In fiction, the region becomes a plot device starting in the late 19th century with Julius Chambers’ In Sargasso (1896) and Thomas A. Janvier’s In the Sargasso Sea (1898).* In Lost Worlds, L. Sprague de Camp describes the latter work:

Some odd ideas are current about the Sargasso Sea because in 1896 [sic] the novelist T.A. Janvier wrote a gripping novel, In the Sargasso Sea, in which he described the tract as an impenetrable tangle of weed holding fast the remains of ships of all ages from Spanish galleons down.

The “impenetrable tangle” would become a distinctly supernatural “borderland” in the Sargasso Sea cycle of William Hope Hodgson, a collection of short stories published between 1906 and 1920. In “From the Tideless Sea” (1906), Hodgson’s narrator describes the horrors of being stuck

… in the heart of the dread Sargasso Sea—the Tideless Sea of the North Atlantic. From the stump of our mizzen mast, one may see, spread out to the far horizon, an interminable waste of weed—a treacherous, silent vastitude of slime and hideousness!

The literary trope was integrated into science fiction beginning in the early 1930s.*

Explicit identification of the Sargasso Sea with Atlantis (see part two of this series) begins with W.H. Babcock’s Legendary Islands of the Atlantic (1922) and Lewis Spence’s Atlantis in America (1925). Both authors ascribe Plato’s description of post-cataclysm Atlantean waters as “unnavigable” to the “dead waters of the Sargasso Sea.”* The vast body of water spans the entire area of Spence’s island of Antillia, as well as the southern portion of his Atlantis.*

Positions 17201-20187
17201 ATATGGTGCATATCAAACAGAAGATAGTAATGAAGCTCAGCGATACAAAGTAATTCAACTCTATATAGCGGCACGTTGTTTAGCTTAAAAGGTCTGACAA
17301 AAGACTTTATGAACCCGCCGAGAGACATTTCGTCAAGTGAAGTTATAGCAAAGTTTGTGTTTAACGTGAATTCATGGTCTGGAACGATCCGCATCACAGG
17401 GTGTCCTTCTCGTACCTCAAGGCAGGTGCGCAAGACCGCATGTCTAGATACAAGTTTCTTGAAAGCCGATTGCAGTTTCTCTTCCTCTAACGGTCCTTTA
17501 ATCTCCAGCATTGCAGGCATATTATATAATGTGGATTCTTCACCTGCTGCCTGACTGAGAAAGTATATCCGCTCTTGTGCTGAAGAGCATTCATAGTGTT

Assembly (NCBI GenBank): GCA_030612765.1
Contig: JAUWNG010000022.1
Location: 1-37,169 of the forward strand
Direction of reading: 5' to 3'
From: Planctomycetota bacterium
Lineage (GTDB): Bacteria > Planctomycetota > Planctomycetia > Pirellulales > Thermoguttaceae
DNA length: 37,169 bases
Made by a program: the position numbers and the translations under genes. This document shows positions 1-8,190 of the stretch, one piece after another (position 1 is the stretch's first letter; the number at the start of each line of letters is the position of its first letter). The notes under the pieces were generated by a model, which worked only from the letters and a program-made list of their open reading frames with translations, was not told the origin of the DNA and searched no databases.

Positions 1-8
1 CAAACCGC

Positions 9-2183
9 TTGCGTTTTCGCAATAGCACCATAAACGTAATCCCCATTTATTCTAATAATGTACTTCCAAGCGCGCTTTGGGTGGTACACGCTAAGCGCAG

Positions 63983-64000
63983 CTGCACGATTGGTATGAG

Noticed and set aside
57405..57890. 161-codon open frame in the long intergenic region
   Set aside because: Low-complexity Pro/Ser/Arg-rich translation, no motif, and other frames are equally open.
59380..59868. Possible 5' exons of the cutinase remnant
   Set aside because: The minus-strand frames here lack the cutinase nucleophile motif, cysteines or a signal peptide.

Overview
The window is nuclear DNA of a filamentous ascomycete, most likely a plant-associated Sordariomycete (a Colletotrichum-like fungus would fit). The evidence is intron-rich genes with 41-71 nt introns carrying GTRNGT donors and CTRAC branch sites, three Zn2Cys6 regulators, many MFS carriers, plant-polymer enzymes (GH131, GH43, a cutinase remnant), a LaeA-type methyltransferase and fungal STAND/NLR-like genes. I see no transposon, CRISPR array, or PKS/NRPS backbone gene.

Sargasso Hodgson

E.S. Hodgson painting of the Sargasso Sea, early 20th Century, referencing Samuel Taylor Coleridge’s epic poem The Rime of the Ancient Mariner (1798)

The Atlantis-Sargasso Sea connection is picked up by Edgar Cayce, who mentions in a February 1932 reading (364-4) that Atlantis “near what would be termed the Sargasso Sea first went into the depths…”* In an April 1932 reading (364-11) Cayce is asked to “Describe in more detail the causes and effects of the destruction of the part of Atlantis now the Sargasso Sea.” He responds:

As there were those individuals that attempted to bring again to the mind of man more of those forces that are manifest by the closer association of the mental and spiritual, or the soul forces that were more and more as individual and personal forms in the world, the use of the these elements – as for the building up, or the passage of individuals through space – brought the uses of the gases then (in the existent forces), and the individuals being able to become the elements, and elementals themselves, added to that used in the form of what is at present known as the raising of the powers from the sun itself, to the ray that makes for disintegration of the atom, in the gaseous forces formed, and brought about the destruction in that portion of the land now presented, or represented, or called, Sargasso Sea.*

Charles Fort (1874-1932), an originator of the field of anomalous investigation (his biographers have called him the “prophet of the unexplained” and “the man who invented the supernatural“), postulates the existence of a “Super-Sargasso Sea” starting with his first book, The Book of the Damned (1919). Part reportage (“a procession of data that science has excluded”), part satire, and part nonsense literature, the text is an attack against what he saw as the arrogance of the exclusionary scientific worldview (“pale ignorances, presiding over microscopes”).

The Super-Sargasso Sea—a motif that runs throughout his work—is a stationary, upper-atmospheric, extra-dimensional holding tank from which things unaccountably appear (i.e., fish falling from the sky during an earthquake) and into which things unaccountably disappear (i.e., the crew of the Mary Celeste). After introducing the phrase as a sentence unto itself, Fort goes on: